In Snyder v. California Insurance Guarantee Association, the California Court of Appeal, First Appellate District, considered when the three-year statute of limitations for a cause of action against the California Insurance Guarantee Association (CIGA) accrues. The statute does not begin to run until a “covered claim” matures and is denied. CIGA’s denial in an answer to a complaint for declaratory relief did not satisfy this requirement.
Western Asbestos Co. distributed building materials containing asbestos. Western filed for Chapter 11 bankruptcy in 2002 to establish an asbestos claimants’ trust, given the substantial exposure. The trust, funded by settlements with Western’s insurers, would pay claims, and an injunction would bar future suits against Western. Western’s insurers included Home Insurance Co., which became insolvent in 2003 and was liquidated in another state. Western filed a timely claim in the liquidation and provided notice of the claim to CIGA.
In 2004, the trust and Western sued Home’s parent and asserted a declaratory relief cause of action against CIGA. The trust alleged it sought “to determine the existence and scope of CIGA’s obligations” given Home’s liquidation. CIGA filed an answer denying that the trust’s claims were within the statutory definition of “covered claims” for which CIGA would be responsible. As to CIGA, the lawsuit was pending but dormant for six years. The trust settled its claim in Home’s liquidation in 2011 and dismissed CIGA from the lawsuit without prejudice.
The trust filed a second declaratory relief action against CIGA in 2013. The trust alleged it held rights under the Home policies, Home is insolvent, and the trust settled its $1 billion claim for insurance proceeds in Home’s liquidation for $242.5 million. Thus, the trust sought a declaration that CIGA is responsible for the trust’s liability for asbestos bodily injury claims, to the extent Home would cover them if it were solvent. The court sustained a demurrer by CIGA asserting the statute of limitations barred the action. This appeal followed.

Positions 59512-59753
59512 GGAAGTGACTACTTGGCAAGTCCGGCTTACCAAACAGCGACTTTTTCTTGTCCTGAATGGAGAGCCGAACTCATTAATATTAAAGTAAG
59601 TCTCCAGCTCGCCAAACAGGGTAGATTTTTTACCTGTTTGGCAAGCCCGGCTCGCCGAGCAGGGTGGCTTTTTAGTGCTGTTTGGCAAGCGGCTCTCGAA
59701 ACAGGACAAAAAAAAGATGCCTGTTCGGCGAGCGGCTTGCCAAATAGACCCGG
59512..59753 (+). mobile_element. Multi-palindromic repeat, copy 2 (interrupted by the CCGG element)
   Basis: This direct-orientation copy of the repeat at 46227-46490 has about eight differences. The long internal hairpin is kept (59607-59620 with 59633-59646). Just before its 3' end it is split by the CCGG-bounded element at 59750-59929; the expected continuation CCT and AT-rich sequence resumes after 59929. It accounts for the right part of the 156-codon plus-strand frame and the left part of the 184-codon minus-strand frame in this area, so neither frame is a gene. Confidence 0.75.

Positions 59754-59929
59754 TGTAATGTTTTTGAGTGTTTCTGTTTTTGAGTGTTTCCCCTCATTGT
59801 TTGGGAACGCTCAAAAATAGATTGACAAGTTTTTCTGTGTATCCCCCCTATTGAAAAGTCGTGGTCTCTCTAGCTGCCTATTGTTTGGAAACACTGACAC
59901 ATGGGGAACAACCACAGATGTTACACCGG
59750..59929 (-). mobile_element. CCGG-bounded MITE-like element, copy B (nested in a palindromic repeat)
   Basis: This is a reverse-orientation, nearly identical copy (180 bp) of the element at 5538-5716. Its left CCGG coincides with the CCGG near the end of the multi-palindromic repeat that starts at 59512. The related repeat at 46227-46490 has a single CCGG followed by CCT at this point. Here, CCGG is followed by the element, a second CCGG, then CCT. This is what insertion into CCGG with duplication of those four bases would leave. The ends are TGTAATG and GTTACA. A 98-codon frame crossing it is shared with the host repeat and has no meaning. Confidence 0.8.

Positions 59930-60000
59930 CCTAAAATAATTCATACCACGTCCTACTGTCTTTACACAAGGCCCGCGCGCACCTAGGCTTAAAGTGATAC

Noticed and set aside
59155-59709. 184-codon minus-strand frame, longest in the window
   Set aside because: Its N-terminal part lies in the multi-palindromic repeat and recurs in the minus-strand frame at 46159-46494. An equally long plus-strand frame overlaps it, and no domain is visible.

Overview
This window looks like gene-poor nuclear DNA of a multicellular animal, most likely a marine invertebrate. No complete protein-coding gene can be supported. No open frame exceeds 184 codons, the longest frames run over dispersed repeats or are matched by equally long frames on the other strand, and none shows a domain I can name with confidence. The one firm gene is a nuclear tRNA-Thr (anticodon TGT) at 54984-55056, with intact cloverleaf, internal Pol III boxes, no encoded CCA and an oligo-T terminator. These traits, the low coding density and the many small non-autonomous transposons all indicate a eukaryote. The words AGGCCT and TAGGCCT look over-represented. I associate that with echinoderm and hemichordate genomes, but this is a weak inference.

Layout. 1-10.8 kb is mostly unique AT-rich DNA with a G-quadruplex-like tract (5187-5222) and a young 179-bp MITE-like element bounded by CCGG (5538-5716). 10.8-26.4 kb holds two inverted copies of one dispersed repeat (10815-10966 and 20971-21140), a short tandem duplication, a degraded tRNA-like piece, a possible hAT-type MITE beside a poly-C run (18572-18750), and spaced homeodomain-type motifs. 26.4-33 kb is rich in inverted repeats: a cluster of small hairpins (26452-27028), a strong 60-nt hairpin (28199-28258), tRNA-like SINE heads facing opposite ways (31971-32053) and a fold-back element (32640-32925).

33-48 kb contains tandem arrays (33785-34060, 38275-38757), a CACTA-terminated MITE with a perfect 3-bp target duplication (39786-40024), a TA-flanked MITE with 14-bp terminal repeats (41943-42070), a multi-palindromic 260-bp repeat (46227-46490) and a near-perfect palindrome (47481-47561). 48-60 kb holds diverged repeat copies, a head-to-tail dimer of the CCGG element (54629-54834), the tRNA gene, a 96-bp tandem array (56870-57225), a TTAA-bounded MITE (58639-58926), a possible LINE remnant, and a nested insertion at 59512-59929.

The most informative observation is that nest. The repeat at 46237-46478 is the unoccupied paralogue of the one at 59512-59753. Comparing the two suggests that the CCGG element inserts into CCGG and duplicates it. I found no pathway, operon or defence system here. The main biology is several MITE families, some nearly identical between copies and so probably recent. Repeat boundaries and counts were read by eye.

The parties agreed claims against CIGA are subject to a three-year statute of limitations. A limitations period runs from the moment a claim accrues, and the issue on appeal was when this occurred. CIGA argued the statute of limitations began to run when it disputed coverage in its answer in the 2004 action, and this would bar the trust’s 2013 action. The trust argued no specific claim had been denied or even submitted, so the limitations period had not begun to run.
CIGA’s obligation by statute is to pay “covered claims,” meaning an insolvent insurer’s obligations that are covered and unpaid despite a claim in the insurer’s liquidation proceeding. Filing a timely claim in the insurer’s insolvency proceeding is a prerequisite for a claim against CIGA, but that deadline is not the point at which a cause of action against CIGA accrues.
On Sept. 17, the Court of Appeal applied the basic principle that a statute of limitations does not begin to run until all elements of a cause of action are present. Thus, a cause of action against CIGA does not accrue until an insured has acquired a “covered claim” within the meaning of the statute. A claim accrues when CIGA’s payment obligation matures, and this is uncertain until the extent of the insured’s recovery in the insurer’s insolvency proceeding is determined.
The trust generally alleged in its lawsuits that it submitted a “claim” to CIGA, but nowhere did it allege CIGA was obligated to pay any particular amount. Even if the trust was deemed to have submitted a claim, there was no showing CIGA evaluated and denied it. The trust’s 2004 action sought an advance ruling that CIGA would be responsible for the trust’s covered liabilities beyond its recovery in the Home liquidation. CIGA, in its answer, asserted only that the trust had not submitted a “covered claim.” To consider the 2004 complaint as a claim for payment and CIGA’s answer as a coverage denial misconstrues the nature of a declaratory relief action. Further, since CIGA argued the trust’s claims were premature in 2004, the court noted it could hardly argue they were time-barred now.
The court therefore held that, to preserve a claim against CIGA, an insured must give notice of a potential claim before the deadline to file a claim in the insolvent insurer’s liquidation. But the time to submit a claim for payment does not begin to run until the insured possesses a “covered claim” as defined by statute, and CIGA must affirmatively deny a timely claim for payment for a breach to occur. An insured’s declaratory relief complaint and CIGA’s answer denying a duty do not constitute submission and denial of a claim for statute of limitations purposes.
The Court of Appeal reversed the judgment and remanded the case with directions to overrule CIGA’s demurrer.
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